Published: Sat, March 04, 2017
Finance | By Laverne Griffith

Uber uses a dubiously legal technology called 'Greyball' to avoid the law

Uber uses a dubiously legal technology called 'Greyball' to avoid the law

But, according to the report, Uber has also been using the program to prevent law enforcement from conducting sting operations or catching the service operating where it shouldn't be. The company also noted users who frequently opened and close the app, which it believed indicated could be activity from government agencies.

Those tools and techniques, the Times writes, "included looking at the user's credit card information and whether that card was tied directly to an institution like a police credit union".

This video from 2014 shows City of Portland code officers unsuccessfully attempting to catch an Uber, which launched without the city's permission in December of that year.

If all else failed, The Times reports, Uber employees searched users on social media to determine their identities. Uber had a way around this, too.

Uber's * a href=", cd_min:2/18/2017, cd_max:3/3/2017&tbm=nws&*" *fortnight of scandal just got a whole lot worse: The New York Times just revealed the existence of an uber-creepy company tool called "Greyball" that tracks the phones of police and hostile local government officials. The thinking, apparently, was that city budgets for this kind of thing are small and officials would be buying the cheapest phones possible.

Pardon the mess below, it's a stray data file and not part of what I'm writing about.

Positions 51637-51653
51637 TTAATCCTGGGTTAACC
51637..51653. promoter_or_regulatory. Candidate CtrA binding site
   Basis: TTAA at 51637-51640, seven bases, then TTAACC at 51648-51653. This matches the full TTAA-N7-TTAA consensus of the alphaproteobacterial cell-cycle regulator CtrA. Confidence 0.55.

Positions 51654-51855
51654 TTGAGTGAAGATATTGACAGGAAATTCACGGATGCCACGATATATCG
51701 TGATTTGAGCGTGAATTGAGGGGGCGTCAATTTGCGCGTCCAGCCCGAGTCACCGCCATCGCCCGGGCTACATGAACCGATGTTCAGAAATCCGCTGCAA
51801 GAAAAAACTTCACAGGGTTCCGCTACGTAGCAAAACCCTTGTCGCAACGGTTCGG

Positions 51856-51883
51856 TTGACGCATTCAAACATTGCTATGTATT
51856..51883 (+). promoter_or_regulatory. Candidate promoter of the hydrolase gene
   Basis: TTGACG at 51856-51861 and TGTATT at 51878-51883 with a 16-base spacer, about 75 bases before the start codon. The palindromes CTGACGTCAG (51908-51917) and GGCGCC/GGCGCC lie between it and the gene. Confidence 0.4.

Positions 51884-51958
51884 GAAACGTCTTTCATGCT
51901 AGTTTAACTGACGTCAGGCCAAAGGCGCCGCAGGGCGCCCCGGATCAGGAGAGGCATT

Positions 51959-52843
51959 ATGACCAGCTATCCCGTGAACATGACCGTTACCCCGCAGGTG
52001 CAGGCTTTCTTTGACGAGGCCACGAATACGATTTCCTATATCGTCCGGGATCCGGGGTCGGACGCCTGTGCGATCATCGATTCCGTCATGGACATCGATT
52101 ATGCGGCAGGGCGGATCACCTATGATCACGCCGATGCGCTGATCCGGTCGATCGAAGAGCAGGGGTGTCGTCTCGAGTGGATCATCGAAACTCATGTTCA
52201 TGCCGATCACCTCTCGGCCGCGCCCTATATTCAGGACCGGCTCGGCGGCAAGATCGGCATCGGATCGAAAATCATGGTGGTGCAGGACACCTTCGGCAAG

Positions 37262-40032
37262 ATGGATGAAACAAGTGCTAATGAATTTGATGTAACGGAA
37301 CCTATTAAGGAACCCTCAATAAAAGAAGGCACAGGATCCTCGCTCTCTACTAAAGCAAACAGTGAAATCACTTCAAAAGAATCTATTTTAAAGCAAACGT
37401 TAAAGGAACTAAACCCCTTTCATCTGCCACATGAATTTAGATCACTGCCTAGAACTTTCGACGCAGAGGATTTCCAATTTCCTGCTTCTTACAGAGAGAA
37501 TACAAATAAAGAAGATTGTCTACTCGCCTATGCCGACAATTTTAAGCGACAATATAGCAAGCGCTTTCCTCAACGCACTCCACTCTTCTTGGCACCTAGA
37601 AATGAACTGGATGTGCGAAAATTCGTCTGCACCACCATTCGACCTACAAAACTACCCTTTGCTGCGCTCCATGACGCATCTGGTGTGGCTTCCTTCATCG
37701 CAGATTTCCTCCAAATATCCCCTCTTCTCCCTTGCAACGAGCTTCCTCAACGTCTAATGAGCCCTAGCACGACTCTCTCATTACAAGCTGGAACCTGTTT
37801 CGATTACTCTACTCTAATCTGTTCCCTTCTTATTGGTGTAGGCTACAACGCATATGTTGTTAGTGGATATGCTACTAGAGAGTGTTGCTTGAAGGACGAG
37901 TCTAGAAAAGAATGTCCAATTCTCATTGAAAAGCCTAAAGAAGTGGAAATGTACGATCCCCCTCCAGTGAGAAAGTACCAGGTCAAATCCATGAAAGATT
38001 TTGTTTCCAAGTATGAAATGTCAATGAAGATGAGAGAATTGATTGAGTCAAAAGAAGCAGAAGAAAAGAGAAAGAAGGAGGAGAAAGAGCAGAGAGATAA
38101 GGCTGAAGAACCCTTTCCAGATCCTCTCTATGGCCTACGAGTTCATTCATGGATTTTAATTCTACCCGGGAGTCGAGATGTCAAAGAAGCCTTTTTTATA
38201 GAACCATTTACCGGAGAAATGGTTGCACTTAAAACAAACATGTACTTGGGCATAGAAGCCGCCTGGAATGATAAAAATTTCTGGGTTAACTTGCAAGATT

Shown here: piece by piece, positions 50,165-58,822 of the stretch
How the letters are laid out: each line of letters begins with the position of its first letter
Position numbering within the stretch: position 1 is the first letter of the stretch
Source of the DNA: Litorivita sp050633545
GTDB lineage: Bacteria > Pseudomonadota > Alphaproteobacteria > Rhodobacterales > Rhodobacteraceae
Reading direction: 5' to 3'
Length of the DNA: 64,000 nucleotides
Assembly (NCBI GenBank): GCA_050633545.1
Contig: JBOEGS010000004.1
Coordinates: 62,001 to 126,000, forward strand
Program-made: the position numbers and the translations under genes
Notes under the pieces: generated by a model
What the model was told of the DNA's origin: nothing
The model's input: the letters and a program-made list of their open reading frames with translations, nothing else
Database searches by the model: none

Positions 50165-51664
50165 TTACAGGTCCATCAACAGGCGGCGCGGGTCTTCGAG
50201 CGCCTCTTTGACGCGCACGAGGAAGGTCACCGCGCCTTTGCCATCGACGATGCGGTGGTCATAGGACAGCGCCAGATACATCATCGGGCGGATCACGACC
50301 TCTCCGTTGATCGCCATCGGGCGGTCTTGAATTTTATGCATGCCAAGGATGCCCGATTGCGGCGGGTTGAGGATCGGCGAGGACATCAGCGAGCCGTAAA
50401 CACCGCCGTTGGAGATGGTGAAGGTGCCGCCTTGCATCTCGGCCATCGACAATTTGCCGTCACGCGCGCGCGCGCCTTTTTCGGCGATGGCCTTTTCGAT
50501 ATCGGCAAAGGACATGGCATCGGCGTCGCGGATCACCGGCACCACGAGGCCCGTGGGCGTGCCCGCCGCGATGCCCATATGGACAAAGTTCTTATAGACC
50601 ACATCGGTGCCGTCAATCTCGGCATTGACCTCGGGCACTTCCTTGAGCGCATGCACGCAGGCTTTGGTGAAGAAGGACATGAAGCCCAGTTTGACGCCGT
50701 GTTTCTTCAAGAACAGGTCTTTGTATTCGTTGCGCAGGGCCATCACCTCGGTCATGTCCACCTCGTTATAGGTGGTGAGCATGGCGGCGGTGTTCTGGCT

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Uber CEO Travis Kalanick shown here probably not thinking about greyballing everyone around him. Greyball worked by tagging known officials and serving up fake versions of the app populated with ghost cars, sources told The New York Times. The app typically displays the location of drivers on screen, which would then be used by the sting operating to identify cars.

Greyball launched as early as 2014 and is still used today, according to the Times report, which cited four current and former Uber employees and internal documents.

Greyball was allegedly created to block requests from riders with a history of violating Uber's terms of service.

Officials, shall we say, are not pleased.

According to the article, the tool started as a way to protect drivers from violent opponents like taxi companies and unions in other countries, and Uber told the paper that that remains the primary objective of the Greyball tool. A video from one such attempted sting documents two drivers canceling on the official - possibly after being identified by Greyball.

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